(Reuters) - Known for the stunning beauty of the Alhambra palace, succulent free tapas and its picturesque location by the Sierra Nevada mountain range, the Spanish city of Granada has many sources of pride although its football team has rarely been one.
But that changed last Sunday, when Granada took advantage of the Clasico between Real Madrid and Barcelona being postponed by beating Real Betis 1-0 and climbing to the top of La Liga.
Barca have since retaken top spot, but Granada can reclaim it with victory at Getafe on Thursday.
They have taken La Liga by storm in their first season back with their consistent results, including beating champions Barca 2-0 in September, despite a meagre wage bill of 35 million euros ($39 million), the third lowest in the league.
Barca, by contrast, have a wage bill of 671 million, with Lionel Messi’s salary alone eclipsing Granada’s entire spend.
The club’s CEO Antonio Fernandez Monterrubio believes the team’s success is based on the huge changes made to their structure after they were relegated from the top flight in 2017.
“When we got here the first thing we wanted to do was create an identity based on values such as work, sacrifice, unity, fighting, perseverance and high standards while building a family atmosphere,” he told Reuters in a phone interview.
“We wanted everyone to buy in to this idea of the club as a family and make sure everyone had a similar profile and characteristics so we could keep growing. All players have to be part of that identity, that’s the secret of our success.”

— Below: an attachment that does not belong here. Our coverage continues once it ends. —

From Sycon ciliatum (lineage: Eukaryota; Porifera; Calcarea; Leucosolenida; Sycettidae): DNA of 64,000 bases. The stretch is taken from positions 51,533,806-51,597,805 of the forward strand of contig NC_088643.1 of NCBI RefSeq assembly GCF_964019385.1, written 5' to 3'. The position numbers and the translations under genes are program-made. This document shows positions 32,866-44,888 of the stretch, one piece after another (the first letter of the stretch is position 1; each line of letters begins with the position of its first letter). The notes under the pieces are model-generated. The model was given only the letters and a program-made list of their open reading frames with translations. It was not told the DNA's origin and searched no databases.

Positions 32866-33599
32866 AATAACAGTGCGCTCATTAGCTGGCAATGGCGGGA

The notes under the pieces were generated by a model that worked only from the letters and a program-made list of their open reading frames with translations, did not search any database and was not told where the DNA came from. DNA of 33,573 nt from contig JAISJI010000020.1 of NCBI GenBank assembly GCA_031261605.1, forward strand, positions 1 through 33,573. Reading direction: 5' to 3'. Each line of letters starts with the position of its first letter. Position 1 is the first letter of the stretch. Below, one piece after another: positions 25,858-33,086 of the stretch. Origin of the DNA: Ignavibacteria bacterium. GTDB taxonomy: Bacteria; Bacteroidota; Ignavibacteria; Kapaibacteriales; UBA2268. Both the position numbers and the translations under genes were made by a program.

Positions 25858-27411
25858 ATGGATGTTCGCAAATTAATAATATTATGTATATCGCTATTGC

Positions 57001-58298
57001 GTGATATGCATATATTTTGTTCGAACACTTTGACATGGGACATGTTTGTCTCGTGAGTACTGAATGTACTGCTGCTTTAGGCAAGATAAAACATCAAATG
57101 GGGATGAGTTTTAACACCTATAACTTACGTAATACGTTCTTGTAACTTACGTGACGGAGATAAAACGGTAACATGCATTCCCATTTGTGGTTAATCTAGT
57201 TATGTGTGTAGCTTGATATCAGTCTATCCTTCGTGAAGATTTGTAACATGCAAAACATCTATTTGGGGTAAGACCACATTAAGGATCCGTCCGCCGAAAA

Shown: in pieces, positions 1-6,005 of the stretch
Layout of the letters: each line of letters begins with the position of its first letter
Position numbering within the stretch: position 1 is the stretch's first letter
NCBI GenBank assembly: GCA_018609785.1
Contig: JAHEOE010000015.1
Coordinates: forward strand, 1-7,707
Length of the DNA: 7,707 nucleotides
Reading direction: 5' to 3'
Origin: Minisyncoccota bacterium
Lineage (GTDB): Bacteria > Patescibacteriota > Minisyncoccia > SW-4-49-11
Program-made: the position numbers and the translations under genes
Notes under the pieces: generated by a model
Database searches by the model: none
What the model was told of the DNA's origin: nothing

Granada resisted the urge to spend big adapting to their top-flight return and largely stuck with the team that won promotion under Diego Martinez, the youngest coach in La Liga at 38.
“We needed commitment from our players so we had no doubt that if we were to continue to grow we had to preserve the same block of players and coaching staff. That is our family, our nucleus,” added Fernandez.
“Last year we had the ninth biggest wage bill in the league yet we got promoted by working hard, playing with our hearts and souls and being professional. We look at the reality, we use our resources as efficiently as we can and fight with what we have.”
Granada have already picked up 20 points, as many as in the whole of their last season in La Liga, which ended in humiliation as the team lost 12 of their last 13 games and finished bottom under caretaker coach Tony Adams.
For Fernandez, that team’s downfall was an over-reliance on players on loan from prestigious clubs. The fact that the squad was comprised of 21 nationalities did not help cohesion.
“Granada’s former model made no sense. In the previous two years the club had hired 72 players who they did not own. We had many players who knew they weren’t going to be here for very long and that affected their level of commitment,” he said.
“So our strategy was to hire more Spanish players and more players from the local region as that helps us form an identity. Before we only owned 18 percent of the economic rights of our players, now we own 100 percent.”
Granada’s superb results have inevitably drawn comparisons with Leicester City’s remarkable Premier League success in 2016, but the club are resisting any talk of challenging for the Spanish title or even pushing for European football.
“Of course we’re very happy about the results we’ve had but the table for us is anecdotal. We like that the fans and the city and province are so excited but we only see 20 points, which is half the amount we need to stay up,” Fernandez said.
They are, however, making long-term plans to ensure this season’s success is no fluke. They are already modernising their training ground, while plans are also in place to expand the capacity of their Nuevo Los Carmenes stadium.
“We are always thinking about the medium to long term, we need to be economically sustainable and to have a strong structure, to be able to maintain this momentum,” he said.
“Having one good year only to then fall away could ruin this project. There are many examples of that in football, we’re trying to minimise the risks of that happening to us.”
($1 = 0.8971 euros)
Reporting by Richard Martin; Editing by Toby Davis